The Geology of Silali Basin (Kenya) as an Extra-Terrestrial Impact Crater (ETIC)

  • Loice J Kipkiror University of Kabianga
  • Bernard Kipsang Rop Jomo Kenyatta University of Agriculture and Technology
  • Elias Kerukaba Ucakuwun University of Eldoret
Keywords: Geology, ETIC, Extra-Terrestrial Impact, Silali Basin
Share Article:


Certain rocks, rock minerals and rock formations have come to be associated with ETICs (Extra-terrestrial Impact Craters). An extra-terrestrial impact crater is a crater that is formed by an extra-terrestrial impact event whereby a heavenly body (a meteor, comet, or asteroid) hits the earth’s surface and creates a crater; before it cools on the earth’s surface as a meteorite or completely gets squashed by the thermodynamics of space transit. The crater created can be dry or filled with water and may be a simple crater or a complex one, also denoted as a basin. The objective of this paper is to describe the geology of the Silali basin as an Extra-Terrestrial Impact Crater (ETIC), highlight the importance of some of its ETIC rocks and explain the formation of the Silali basin resulting from extra-terrestrial impact. Data was collected through field observation, remote sensing, analysis of past geographical and geological studies, interviewing and laboratory analysis. Information has been presented in the form of analyzed satellite images, pictures, tables, and maps. Notably, this is the first study on extra-terrestrial impact cratering (ETIC) in Kenya. Consequently, the Silali basin, as an ETIC, and its environs, is a virgin field for further scientific research.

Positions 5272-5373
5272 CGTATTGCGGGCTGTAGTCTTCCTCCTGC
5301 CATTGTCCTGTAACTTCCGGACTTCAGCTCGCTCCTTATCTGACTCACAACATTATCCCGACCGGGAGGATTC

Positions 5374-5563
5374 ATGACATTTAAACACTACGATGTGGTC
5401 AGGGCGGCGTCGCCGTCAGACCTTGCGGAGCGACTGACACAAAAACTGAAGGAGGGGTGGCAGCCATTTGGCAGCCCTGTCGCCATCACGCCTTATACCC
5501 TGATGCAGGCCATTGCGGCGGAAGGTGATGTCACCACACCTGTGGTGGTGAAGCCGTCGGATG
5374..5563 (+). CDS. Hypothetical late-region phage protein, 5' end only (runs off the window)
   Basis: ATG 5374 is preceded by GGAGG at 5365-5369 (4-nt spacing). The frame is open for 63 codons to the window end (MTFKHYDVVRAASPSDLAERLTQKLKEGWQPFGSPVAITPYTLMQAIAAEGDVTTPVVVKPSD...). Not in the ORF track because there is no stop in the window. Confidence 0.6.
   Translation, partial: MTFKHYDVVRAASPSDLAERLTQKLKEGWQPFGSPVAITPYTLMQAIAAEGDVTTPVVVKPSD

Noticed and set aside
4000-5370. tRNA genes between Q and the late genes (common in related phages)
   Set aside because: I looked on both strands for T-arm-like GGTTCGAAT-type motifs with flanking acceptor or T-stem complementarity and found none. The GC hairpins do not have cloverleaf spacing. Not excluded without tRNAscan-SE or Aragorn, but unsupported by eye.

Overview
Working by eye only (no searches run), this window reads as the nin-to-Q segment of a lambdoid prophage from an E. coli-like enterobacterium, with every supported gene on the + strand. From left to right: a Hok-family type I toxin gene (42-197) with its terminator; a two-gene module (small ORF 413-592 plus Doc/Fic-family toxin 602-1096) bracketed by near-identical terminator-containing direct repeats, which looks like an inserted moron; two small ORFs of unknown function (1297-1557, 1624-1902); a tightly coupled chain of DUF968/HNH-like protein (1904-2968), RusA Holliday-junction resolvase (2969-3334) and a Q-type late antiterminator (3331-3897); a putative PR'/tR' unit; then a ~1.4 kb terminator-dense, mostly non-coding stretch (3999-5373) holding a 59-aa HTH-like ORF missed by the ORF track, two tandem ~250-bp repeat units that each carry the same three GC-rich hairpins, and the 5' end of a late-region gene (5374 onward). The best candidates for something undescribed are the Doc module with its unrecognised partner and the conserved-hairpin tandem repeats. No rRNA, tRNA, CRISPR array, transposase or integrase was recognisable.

Download data is not yet available.
22 February, 2021
How to Cite
Kipkiror, L., Rop, B., & Ucakuwun, E. (2021). The Geology of Silali Basin (Kenya) as an Extra-Terrestrial Impact Crater (ETIC). East African Journal of Environment and Natural Resources, 3(1), 18-38.